Salient: Victoria University Students' Paper. Vol. 29, No. 10. 1966.
Sports — Sports Council loses its top men
Sports Council loses its top men
With the new council firmly in office the hopes for a strong cen tral organisation are high.
The responsibility of those now in office are indeed high, with the absence of three experienced members who have, as it were, left for greener pastures. Before these three gentlemen faded into oblivion I managed to sound them on the future of sport and sports organisation in this university.
All have served long and well on our club bodies, John Perham is one such veteran who after a term as vicepresident of the students' association and for three years a member of the sports council and rugby social club is well acquainted with the intricacies of sports organisation.
He believes that sport and cultural activities should be well balanced in terms of finance and student support, but he recognises the main difficulty is not finance, but the failure of many students to realise the place of sport in a well balanced life
He commented on the new social club as being a vehicle for direct aid as well as having indirect benefits to all sports clubs. Asked about the recent criticism of non-students who play in university teams, he saw the non-students as being essential for maintaining good top teams for local club competitions and to attract members to our clubs.
Tony Hassed, long time member of sports council and its chairman for two years, is familiar to most sports club people. President of the Ski Club and chairman of the Blues panel, he saw non-student participants of university teams in a similar light. The older team members, he said, gave continuity and stability to the clubs, ensuring them a chance of success in local competitions. On the social committee Tony thought the original purpose had been misunderstood. In particular he felt not enough weight had been given to direct financial aid.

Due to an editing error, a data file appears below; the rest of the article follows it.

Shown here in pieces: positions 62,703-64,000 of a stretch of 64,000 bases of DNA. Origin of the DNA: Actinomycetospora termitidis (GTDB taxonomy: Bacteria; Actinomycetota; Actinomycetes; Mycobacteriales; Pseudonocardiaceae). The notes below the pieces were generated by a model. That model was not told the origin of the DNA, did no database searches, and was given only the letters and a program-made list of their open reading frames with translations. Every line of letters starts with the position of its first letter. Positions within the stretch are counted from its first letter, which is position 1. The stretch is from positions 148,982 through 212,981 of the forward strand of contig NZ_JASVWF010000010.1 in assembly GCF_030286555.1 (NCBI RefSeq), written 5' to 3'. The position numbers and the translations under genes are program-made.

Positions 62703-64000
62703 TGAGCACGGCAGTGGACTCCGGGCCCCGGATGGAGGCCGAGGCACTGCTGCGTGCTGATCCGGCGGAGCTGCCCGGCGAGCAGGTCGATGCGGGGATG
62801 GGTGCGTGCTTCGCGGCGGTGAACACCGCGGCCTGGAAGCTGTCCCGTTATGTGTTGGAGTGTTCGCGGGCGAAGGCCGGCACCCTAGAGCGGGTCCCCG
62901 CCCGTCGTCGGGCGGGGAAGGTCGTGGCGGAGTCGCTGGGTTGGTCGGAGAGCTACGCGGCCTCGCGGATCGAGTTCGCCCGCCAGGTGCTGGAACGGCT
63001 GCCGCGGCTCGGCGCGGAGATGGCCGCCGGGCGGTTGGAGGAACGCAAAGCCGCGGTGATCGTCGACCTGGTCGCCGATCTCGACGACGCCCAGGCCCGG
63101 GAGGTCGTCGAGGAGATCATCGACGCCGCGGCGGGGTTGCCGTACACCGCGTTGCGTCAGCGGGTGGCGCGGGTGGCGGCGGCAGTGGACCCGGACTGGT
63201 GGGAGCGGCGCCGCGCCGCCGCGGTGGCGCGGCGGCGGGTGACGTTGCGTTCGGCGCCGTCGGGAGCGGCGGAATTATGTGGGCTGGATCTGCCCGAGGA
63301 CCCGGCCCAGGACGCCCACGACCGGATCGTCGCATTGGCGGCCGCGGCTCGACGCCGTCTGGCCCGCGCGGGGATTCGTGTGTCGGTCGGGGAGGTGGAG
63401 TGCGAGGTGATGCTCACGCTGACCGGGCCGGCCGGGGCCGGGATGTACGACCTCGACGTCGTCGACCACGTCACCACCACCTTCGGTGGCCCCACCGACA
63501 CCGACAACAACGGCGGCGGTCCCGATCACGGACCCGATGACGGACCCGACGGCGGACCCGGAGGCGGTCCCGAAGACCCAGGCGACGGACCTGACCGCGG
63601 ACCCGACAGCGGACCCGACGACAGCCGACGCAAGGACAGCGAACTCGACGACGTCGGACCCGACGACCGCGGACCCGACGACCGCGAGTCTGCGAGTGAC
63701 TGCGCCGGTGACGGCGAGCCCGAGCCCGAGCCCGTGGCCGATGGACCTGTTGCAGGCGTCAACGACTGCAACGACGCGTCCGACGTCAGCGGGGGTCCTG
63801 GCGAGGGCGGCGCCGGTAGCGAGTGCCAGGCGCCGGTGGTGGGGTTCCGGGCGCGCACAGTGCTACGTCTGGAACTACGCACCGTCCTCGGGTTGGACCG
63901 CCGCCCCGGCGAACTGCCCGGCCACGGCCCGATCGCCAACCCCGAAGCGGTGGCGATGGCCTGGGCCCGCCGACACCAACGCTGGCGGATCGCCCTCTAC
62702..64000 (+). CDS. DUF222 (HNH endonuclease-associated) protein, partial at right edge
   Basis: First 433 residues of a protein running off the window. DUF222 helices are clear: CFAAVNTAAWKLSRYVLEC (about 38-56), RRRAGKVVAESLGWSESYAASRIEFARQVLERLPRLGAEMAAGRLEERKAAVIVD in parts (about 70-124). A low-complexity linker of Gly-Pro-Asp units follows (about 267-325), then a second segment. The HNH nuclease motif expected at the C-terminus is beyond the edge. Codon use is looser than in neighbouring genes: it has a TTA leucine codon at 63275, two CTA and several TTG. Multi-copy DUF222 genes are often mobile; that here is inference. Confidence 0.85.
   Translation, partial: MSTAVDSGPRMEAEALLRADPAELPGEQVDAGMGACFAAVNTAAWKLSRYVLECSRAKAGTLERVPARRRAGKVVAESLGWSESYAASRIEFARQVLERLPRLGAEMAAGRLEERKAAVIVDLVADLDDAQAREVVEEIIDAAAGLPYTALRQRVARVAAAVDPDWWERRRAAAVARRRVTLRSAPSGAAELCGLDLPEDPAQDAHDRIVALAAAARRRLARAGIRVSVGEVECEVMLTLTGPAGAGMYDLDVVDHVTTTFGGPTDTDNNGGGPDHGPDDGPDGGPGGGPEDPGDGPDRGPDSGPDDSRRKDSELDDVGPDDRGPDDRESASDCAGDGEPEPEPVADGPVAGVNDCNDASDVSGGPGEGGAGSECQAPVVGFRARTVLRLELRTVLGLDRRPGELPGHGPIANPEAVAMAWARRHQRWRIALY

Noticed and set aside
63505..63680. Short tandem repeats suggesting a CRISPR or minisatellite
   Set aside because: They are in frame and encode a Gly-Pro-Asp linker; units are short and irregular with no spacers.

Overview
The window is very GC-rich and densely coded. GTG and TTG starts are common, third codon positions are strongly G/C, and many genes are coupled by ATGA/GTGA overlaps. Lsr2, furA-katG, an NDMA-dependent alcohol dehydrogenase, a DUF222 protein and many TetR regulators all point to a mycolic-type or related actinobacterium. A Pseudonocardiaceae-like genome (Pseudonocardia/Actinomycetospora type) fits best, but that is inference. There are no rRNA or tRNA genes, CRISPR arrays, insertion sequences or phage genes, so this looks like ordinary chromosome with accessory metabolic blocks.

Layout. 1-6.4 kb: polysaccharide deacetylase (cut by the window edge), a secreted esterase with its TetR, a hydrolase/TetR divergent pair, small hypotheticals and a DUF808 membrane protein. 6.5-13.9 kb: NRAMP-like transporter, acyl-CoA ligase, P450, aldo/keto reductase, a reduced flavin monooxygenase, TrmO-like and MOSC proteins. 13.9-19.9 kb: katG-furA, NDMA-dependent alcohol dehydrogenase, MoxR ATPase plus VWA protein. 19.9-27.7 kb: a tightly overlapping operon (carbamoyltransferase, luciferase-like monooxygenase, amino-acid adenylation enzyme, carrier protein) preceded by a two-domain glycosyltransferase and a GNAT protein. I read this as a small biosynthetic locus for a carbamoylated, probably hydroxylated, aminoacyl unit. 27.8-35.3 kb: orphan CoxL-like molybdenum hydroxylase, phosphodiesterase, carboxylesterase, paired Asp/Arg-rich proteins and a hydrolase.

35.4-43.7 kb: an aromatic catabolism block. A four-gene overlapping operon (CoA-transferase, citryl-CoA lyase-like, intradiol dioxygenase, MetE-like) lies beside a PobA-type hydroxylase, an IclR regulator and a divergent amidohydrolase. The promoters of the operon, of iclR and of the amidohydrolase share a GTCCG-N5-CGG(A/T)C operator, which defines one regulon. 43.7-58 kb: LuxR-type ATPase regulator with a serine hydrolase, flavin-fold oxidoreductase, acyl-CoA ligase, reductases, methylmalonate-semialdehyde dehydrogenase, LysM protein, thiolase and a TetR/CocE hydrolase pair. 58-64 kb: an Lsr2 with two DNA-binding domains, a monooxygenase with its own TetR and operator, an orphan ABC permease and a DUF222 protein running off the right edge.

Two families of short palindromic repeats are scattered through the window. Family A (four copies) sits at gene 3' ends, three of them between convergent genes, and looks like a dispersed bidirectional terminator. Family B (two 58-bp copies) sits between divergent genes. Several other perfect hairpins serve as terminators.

He realised, however, that money was essential to help clubs with tour arrangements, this last point having been borne out by the recent failure of the women's basketball tour of Australia, to get further than the planning stage.
In the very near future Murray Boldt will start a twoyear post-graduate course of study in England as a 1965 Rhodes Scholar. While at the university he has become well known both as a participant in sport and an administrator.
In 1965 he was awarded a Victoria Athletics Blue and played for two years in the senior B rugby team. He was sports officer from 1964-1965 and a member of the sports council and Blues Committee.
Murray sees the sports social committee as more of a unifying force than a benevolent money giver. His idea is for the organisation to promote club evenings with guest speakers and instructional talks with films.
Concern over the future of Easter tournament he did not think was justified, his main objection to Easter tournament being that many sports were too far out of season.
Overall he saw our sports club structure as healthy and likely to remain so as long as individual clubs remain interested and do not look at every move from the point of view of financial gain.
All three members are in fact happy with the stability of our sports organisation. It would be true to say that they have good reason to be, for they have left us with a stable sports council and a body of clubs more aware of their collective role in our organisation.